Monday, September 06, 2010

Of course Hitch thinks this: religious practice in America is tolerable because there are limits to what is tolerated

Christopher Hitchens argues that the way to get religious groups to integrate into American culture is to prevent them from wielding the public and political power they would like to wield. Mormons have given up on polygamy and have relented on failing to define blacks as fully human. Christian Scientists can be prosecuted for allowing their children to be kept from medical care. We're a long way from the Puritans of American folklore who punish witches but Hitchens sees the application in our current time as using force of law to preclude religious groups from attempting to influence policy. Where the culture warrior Christian sees the solution to dealing with encroaching Islamic terrorism as Christians more fully embracing the faith and getting God back into America Hitchens, unsurprisingly, believes the real solution is to defang and domesticate Islam so that it is as secularized in practice as other religious views have become.

Hitchens, in his odd way, is calling for the assimilation of Islam into American civic religion. That's not what he wants, of course, what he wants is for religion to one day vanish! But the upshot of the virtual inevitability of the religious impulse in humanity is that religion won't go away any time soon (if ever) and what cannot be conquered must be domesticated.

Now as a Christian there are all sorts of things I find disagreeable about Hitchens' approach. I do suggest, for the sake of discussion (not that a blog is a place to promote much discussion most of the time), that perhaps Hitchens' argument is the one that will prove most effective. Christians who want to use Christian dogma as the primary means to battle the encroachment of whatever variations of godless governance they see are forgetting how many Christians spoke about and treated the Catholics and Mormons who are now staples of conservative movements. Some fifty years ago there was a widespread worry that a Catholic in the executive office would be beholden to the Pope. A few years ago there were worries that a Mitt Romney would end up having Mormons dictate policy decisions.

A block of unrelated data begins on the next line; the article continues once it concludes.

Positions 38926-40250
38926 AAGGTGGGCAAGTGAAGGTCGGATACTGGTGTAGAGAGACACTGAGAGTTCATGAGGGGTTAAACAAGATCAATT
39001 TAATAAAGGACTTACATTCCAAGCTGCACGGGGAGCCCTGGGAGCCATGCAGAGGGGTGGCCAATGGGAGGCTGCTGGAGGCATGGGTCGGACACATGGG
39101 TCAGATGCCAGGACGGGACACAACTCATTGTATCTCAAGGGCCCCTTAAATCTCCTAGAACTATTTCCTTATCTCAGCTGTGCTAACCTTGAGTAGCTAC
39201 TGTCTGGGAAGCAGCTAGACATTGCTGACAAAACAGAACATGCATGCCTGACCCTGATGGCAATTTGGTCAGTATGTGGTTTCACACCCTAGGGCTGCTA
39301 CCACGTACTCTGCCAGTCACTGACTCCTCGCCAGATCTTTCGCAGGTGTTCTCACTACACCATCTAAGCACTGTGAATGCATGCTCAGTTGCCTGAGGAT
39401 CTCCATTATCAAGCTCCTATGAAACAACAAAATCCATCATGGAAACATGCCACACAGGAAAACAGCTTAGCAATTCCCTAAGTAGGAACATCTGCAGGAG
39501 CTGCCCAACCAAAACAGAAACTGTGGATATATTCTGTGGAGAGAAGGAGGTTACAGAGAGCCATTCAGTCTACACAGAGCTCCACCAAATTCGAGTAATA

Of course there are Christians who worry that if Muslims get more public influence we'll get sharia law ... even though if you peruse some of the literature of reconstructionists and theonomists you find that there's room for the two apparently contrasting movements to agree on a few things about the place of women and the value of public education. There is a sense in which we as Christians cannot really have it both ways.

There are distinct disadvantages to such a secularist state as we have but I am not sure American Christians realize what a great blessing that may be for our time and place and whether or not the Lord has a providential purpose in it. Sure, I don't know what that purpose would be but since I can't claim to know the mind of God on that issue or His will on that issue I don't have to pretend to even have a guess. It just may be that things which conservative Christians most fret about have a divine purpose we do not fully appreciate. Even Samson, stupid, violent horndog that he was, was used by the Lord to accomplish a particular purpose. If Christians doubt that God can use stupid, imcompetent, self-aggrandizing, morally corrupt or religiously apostate leaders to accomplish a greater purpose then they have just forgotten how often the scriptures remind us of this reality.

Sunday, September 05, 2010

righteous failures, Jehoshephat and Josiah--legacies of failure and legacies of success

I have been reading a lot of the narrative books of scripture since 2007. One of the things that immersing myself in the narrative books has forcefully reminded me of is that the heroes of the faith in the scriptures all reached the end of their lives as failures. They all built legacies that have lasted through to our day but that is because of the faithfulness of Christ, not the faithfulness of those instruments He used, still less through the success of those instruments He appointed to serve as his heralds. Though God's word does not come back voids the lives of many of thosse through whom God's word arrives have been poured out as drink offerings and their lives evaporated from the dust on to which they were poured!